Popeye, Bluto, and Danny Shanahan

Passed on by Tim Wilson on Facebook, this Danny Shanahan cartoon from 8/17/98, with Popeye and Bluto holding hands at a cocktail party, talking to a bemused woman:

(#1)

Background information: on Popeye; on repressed homosexuality; and on Danny Shanahan.

Popeye the Sailor Man. Take 1: mostly on the comic strip, from Wikipedia:

Popeye the Sailor Man is a cartoon fictional character, created by Elzie Crisler Segar, who has appeared in comic strips and theatrical and television animated cartoons. He first appeared in the daily King Features comic strip Thimble Theatre on January 17, 1929; Popeye became the strip’s title in later years.

Although Segar’s Thimble Theatre strip was in its tenth year when Popeye made his debut, the sailor quickly became the main focus of the strip and Thimble Theatre soon became one of King Features’ most popular properties during the 1930s. Thimble Theatre was continued after Segar’s death in 1938 by several writers and artists, most notably Segar’s assistant Bud Sagendorf. The strip continues to appear in first-run installments in its Sunday edition, written and drawn by Hy Eisman. The daily strips are reprints of old Sagendorf stories.

Take 2, on the animated cartoon. From Wikipedia:

Popeye the Sailor is an American animated series of comedy short films based on the titular comic strip character created by E. C. Segar. In 1933, Max and Dave Fleischer’s Fleischer Studios adapted Segar’s characters into a series of Popeye the Sailor theatrical cartoon shorts for Paramount Pictures. The plotlines in the animated cartoons tended to be simpler than those presented in the comic strips, and the characters slightly different. A villain, usually Bluto, makes a move on Popeye’s “sweetie,” Olive Oyl. The villain clobbers Popeye until he eats spinach, giving him superhuman strength. Thus empowered, the sailor makes short work of the villain.

In the cartoon versions, the antagonism between Popeye and Bluto has to do with ther competition over Olive Oyl. The characters — Popeye and Olive, Bluto and Popeye:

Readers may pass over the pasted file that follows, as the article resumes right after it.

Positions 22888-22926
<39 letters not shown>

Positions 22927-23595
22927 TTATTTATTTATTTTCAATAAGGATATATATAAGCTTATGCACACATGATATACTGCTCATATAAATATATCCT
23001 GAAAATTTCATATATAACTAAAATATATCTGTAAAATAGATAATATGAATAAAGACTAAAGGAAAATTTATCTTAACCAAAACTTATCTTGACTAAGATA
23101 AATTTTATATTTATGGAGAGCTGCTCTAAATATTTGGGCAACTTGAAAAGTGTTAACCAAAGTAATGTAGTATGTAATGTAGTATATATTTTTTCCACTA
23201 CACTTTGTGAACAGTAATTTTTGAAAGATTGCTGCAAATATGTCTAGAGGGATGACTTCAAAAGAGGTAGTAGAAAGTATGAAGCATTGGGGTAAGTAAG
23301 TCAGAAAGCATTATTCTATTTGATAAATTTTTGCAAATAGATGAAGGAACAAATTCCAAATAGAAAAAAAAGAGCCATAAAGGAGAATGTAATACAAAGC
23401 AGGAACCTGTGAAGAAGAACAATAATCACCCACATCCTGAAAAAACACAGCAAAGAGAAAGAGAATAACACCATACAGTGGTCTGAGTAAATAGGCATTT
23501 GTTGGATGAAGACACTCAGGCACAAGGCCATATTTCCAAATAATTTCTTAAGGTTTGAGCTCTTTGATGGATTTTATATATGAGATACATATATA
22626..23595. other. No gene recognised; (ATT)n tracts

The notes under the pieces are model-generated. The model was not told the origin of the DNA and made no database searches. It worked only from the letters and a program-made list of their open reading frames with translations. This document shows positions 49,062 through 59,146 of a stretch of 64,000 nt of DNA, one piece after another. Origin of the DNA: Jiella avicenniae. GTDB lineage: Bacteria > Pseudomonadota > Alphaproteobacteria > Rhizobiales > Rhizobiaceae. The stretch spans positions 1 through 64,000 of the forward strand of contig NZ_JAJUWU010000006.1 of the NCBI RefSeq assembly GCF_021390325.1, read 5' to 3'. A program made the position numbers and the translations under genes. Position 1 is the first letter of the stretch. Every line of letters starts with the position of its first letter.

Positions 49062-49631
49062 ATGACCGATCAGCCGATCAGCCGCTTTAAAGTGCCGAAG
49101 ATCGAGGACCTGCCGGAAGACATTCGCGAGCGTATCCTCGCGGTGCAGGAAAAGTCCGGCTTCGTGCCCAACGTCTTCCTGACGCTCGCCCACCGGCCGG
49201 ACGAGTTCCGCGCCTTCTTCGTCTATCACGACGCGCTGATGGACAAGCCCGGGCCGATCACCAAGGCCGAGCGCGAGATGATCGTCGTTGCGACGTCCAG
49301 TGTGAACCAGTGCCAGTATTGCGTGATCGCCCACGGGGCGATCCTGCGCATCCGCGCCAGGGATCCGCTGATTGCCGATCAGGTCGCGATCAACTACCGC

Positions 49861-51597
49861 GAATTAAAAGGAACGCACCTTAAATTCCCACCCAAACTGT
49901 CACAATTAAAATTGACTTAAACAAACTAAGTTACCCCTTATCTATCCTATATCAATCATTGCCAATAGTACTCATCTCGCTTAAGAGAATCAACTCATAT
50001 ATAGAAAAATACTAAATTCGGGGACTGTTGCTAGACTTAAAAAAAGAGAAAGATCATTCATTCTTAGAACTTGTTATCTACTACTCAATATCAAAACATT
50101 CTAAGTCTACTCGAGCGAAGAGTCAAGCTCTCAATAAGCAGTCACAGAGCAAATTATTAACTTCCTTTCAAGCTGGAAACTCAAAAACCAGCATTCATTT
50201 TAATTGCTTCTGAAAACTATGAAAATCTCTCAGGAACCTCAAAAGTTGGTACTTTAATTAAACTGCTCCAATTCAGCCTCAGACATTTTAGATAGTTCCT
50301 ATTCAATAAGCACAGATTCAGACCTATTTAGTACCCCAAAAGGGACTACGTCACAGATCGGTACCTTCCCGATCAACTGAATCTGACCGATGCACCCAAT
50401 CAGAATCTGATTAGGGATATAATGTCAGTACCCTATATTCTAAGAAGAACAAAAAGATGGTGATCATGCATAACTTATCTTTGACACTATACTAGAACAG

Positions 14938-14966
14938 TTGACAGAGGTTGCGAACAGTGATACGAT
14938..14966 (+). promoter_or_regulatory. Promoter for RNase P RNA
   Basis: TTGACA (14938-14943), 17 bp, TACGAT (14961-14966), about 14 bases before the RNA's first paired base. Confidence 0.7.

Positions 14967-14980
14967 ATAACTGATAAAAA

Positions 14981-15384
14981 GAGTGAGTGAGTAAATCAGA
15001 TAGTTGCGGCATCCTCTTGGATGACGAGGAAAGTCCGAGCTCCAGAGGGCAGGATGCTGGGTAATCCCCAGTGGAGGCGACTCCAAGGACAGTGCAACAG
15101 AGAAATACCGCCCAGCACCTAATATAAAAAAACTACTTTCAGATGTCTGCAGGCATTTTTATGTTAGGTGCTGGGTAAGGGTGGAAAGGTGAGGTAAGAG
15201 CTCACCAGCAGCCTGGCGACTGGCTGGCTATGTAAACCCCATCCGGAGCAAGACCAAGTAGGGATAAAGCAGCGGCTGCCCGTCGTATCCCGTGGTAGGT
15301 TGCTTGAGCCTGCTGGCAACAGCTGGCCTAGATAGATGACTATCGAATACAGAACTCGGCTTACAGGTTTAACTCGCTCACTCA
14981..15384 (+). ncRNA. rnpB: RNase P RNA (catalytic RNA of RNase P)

(#2)

(#3)

Antagonism and same-sex attraction. Somewhere in David Sedaris’s writings he reports harassing other boys as queer, as a strategy for deflecting attention from his own susicious mannerisms and interests and indeed from his same-sex attractions (which were perfectly clear to him but which he could not conceivably admit in public). That was antagonism in service of consciously suppressed homosexuality. But at least since the time of Freud, people have suggested that antagonism towards homosexuals can result from unconsciously repressed same-sex attraction (in general, or towards specific people who arouse these attractions). From Wikipedia:

Latent homosexuality is an erotic inclination toward members of the same sex that is not consciously experienced or expressed in overt action. This may mean a hidden inclination or potential for interest in homosexual relationships, which is either suppressed or not recognized, and which has not yet been explored, or may never be explored.

… [ a] 1996 study conducted at the University of Georgia by Henry Adams, Lester Wright Jr., and Bethany Lohr…  reported that 24% of the non-homophobic men [in the study] showed some degree of tumescence in response to [a] male homosexual video, compared to 54% of the subjects who scored high on the homophobia scale.

So it’s possible that Bluto and Popeye’s intense antagonism towards one another may be concealing an intense sexual attraction. That’s the idea that Shanahan explores in #1 (which appeared not long after the Georgia study got a lot of press). So Bluto and Popeye admit ther attraction and end up as a happy, hot, and really butch couple.

Danny Shanahan.Two Shanahans with puns appeared on this blog on 7/15/12. Here are two more with linguistic content:

(#4)

(note gender stereotypes)

(#5)

On the cartoonist, from the New Yorker site:

Since 1988, Danny Shanahan … has contributed nearly nine hundred cartoons and nine covers to The New Yorker. His cartoons have appeared in several collections, including four of his own: “Lassie! Get Help!,” “Innocent, Your Honor,” “I’m No Quack,” and “Bad Sex!”

And from an Ink Spill interview:

This year [2013] Danny Shanahan  celebrates the 25th anniversary of his first contribution to The New Yorker (the issue of September 19, 1988). He’s in that small group of the magazine’s cartoonists who’ve done just about everything that can be done in The New Yorker, cartoon-wise: spreads, single panel cartoons, covers,  and illustrations.

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